-0.511

0.030

DKEFS Verbal Fluency

Adequate

-0.474

0.035

DKEFS Color-Word Interference adequate

Adequate

-0.566

0.011

Short Blessed Test

Adequate

0.548

0.012

DKEFS = Delis-Kaplan Executive Function System

 

 

 

Chronic Stroke: (Baum et al, 2008)

Measure

Control

Mild Stroke

 Moderate Stroke

Trails A (seconds)

31.0 (10.8)

71.9 (63.6)

188.3 (114.5)

Trails B (seconds)***

73.8 (29.4)

184.1 (98.5)

279.6 (64.7)

Digits Forward**

9.2 (2.6)

6.5 (1.3)

6.1 (2.3)

Digits Backward**

5.3 (1.6)

3.5 (1.7)

3.1 (1.6)

Story Recall*

30.6 (6.9)

24.8 (8.1)

18.0 (9.1)

Animal Fluency***

22.6 (4.9)

14.8 (5.5)

8.8 (5.1)

*p  < .05. **p < .01. ***p < .001

 

 

 

note: Values are one-way analyses of variance comparing scores across groups.

 

 

 

Trails A & B from the Trailmaking Test (Reitan & Wolfson, 1995)
Digit Span Forward and Backward Test from the Wechsler Memory Scale–Revised (Wechsler, 1987)
Story Recall from the Logical Memory Total Recall Test (Wechsler, 1987)
Animal Fluency from the Animal Naming test (Barr & Brandt, 1996)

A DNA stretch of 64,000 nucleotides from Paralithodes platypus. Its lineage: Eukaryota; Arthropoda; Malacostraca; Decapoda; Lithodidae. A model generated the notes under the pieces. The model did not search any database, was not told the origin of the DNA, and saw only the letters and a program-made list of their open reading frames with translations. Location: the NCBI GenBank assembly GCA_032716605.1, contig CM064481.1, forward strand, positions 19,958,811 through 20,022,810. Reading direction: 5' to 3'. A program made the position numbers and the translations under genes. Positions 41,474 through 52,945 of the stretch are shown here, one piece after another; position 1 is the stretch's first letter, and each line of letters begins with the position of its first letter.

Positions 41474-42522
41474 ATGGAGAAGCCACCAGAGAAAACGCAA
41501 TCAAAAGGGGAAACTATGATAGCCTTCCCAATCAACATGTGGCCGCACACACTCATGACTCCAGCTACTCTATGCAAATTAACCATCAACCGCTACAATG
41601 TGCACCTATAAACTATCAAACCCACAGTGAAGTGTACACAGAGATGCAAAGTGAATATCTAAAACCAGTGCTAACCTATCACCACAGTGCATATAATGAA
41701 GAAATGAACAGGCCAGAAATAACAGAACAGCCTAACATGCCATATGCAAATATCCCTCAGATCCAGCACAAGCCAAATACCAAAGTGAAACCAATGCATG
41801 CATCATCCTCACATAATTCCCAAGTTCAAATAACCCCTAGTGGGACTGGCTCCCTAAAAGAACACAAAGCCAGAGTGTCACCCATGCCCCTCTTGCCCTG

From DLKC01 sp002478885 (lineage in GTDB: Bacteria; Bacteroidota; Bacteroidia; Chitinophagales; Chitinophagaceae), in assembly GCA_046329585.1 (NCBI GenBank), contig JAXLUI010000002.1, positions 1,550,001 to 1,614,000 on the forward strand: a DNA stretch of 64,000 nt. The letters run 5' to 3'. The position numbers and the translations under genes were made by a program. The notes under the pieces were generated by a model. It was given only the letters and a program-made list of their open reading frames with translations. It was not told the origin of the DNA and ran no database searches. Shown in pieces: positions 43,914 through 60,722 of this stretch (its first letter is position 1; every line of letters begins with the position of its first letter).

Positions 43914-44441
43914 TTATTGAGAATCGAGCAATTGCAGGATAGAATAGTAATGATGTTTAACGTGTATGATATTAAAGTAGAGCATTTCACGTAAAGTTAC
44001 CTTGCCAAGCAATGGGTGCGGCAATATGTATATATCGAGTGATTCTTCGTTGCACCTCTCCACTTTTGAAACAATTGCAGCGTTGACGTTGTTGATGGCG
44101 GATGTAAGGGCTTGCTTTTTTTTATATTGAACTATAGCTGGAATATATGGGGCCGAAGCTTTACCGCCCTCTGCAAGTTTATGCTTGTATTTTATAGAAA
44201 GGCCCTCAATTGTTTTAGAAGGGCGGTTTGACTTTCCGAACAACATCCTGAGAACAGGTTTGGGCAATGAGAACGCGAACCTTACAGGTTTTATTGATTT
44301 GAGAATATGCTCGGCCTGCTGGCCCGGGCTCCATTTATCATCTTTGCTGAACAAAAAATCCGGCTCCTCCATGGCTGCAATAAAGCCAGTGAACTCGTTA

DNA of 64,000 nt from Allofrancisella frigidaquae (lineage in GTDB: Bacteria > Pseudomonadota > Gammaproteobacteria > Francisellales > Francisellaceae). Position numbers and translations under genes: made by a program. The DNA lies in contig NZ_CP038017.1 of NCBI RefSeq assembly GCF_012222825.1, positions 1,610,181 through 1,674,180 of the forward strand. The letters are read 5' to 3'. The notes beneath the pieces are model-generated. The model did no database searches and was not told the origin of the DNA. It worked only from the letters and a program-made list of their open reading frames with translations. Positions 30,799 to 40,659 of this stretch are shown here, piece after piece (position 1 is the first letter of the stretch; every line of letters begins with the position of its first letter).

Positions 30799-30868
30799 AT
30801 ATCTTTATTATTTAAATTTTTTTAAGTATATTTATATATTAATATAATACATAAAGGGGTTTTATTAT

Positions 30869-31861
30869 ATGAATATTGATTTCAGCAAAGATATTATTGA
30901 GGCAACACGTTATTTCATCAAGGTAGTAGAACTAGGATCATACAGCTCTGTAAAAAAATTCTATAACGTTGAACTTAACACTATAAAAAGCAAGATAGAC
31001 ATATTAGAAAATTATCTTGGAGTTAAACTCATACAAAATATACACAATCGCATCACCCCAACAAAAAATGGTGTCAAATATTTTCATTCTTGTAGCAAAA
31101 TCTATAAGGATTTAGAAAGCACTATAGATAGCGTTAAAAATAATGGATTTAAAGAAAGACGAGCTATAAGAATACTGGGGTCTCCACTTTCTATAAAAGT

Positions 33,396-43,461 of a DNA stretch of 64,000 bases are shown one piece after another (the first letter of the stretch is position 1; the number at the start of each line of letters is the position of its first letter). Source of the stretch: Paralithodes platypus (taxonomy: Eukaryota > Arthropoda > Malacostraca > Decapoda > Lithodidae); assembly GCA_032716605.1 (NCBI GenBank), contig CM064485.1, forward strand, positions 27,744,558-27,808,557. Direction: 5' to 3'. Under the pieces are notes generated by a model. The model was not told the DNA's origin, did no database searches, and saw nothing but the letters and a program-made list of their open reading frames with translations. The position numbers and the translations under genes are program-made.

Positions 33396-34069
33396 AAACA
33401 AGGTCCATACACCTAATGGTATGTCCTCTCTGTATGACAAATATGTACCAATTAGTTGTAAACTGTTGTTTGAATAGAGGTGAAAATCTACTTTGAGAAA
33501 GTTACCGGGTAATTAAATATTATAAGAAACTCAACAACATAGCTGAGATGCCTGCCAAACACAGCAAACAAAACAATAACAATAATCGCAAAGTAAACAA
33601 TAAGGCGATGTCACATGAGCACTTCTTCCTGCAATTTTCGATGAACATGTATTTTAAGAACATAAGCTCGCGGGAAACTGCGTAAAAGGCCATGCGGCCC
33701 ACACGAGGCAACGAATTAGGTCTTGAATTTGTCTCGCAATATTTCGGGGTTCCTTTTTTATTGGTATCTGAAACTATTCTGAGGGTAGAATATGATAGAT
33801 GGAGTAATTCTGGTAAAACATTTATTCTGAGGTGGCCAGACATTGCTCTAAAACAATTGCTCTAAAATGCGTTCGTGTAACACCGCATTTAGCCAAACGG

Content Validity

The Executive Function Performance Task was developed at the Program in Occupational Therapy at Washington University Medical School based on Carolyn Baum's Kitchen Task Assessment (KTA) measure of functional ability.

Multiple Sclerosis

back to Populations

Cut-Off Scores

Not needed, each person is observed to be independent or need various levels of help.

Normative Data

Multiple Sclerosis: (Kalmar, 2008; n = 74 MS & 35 healthy comparison; MS mean age = 44.69 (8.75) years)

EFPT Performance:

 

 

 

 

Variable

MS-with

MS-without

Healthy

p

EFPT total score

9.40 (8.01)

6.42 (4.81)

4.35 (3.42)

<.05

Handwashing

0.00 (0.00)

0.11 (0.49)

0.00 (0.00)

ns

Cooking oatmeal

2.78 (3.29) 1.84

1.84 (2.00)

1.74 (2.02)

ns

Telephone usage

0.83 (1.40)

0.80 (1.41)

0.32 (1.14)

ns

Medication management

0.65 (1.15)

0.22 (.52)

0.06 (0.24)

<.001

Bill payment

2.00 (2.35)

0.86 (1.56)

0.27 (0.52)

.001

Cooking casserole

3.45 (3.47)

2.80 (2.66)

2.62 (2.19)

ns

ms-with = with cognitive deficits

 

 

 

 

ms-without = without cognitive deficits

 

 

 

 

 

Multiple Sclerosis (Voelbel, Goverover, Gaudino, Moore, Ghiaravalloti, & DeLuca, 2011; n = 68, mean age = 44.49 (9.26) years; mean time since onset MS = 13.09 (9.51))

 

Test

MS

EFPT tasks

Simple cooking

2.16 (2.33)

Telephone use

0.82 (1.55)

Complex cooking

2.96 (2.87)

Medications

0.18 (0.54)

Bill payment

1.12 (1.74)

EFPT components

Initiation

0.074 (0.26)

Organization

0.76 (1.24)

Sequencing

3.71 (3.52)

Completion

0.32 (0.78)

Judgement and safety

2.37 (2.42)

Total score

7.24 (6.20)

Criterion Validity (Predictive/Concurrent)

Multiple Sclerosis  (Voelbel et al., 2011)

  • Adequate criterion validity of the EFPT for the bill payment task at predicting TOL-DX total move scores (r = .379).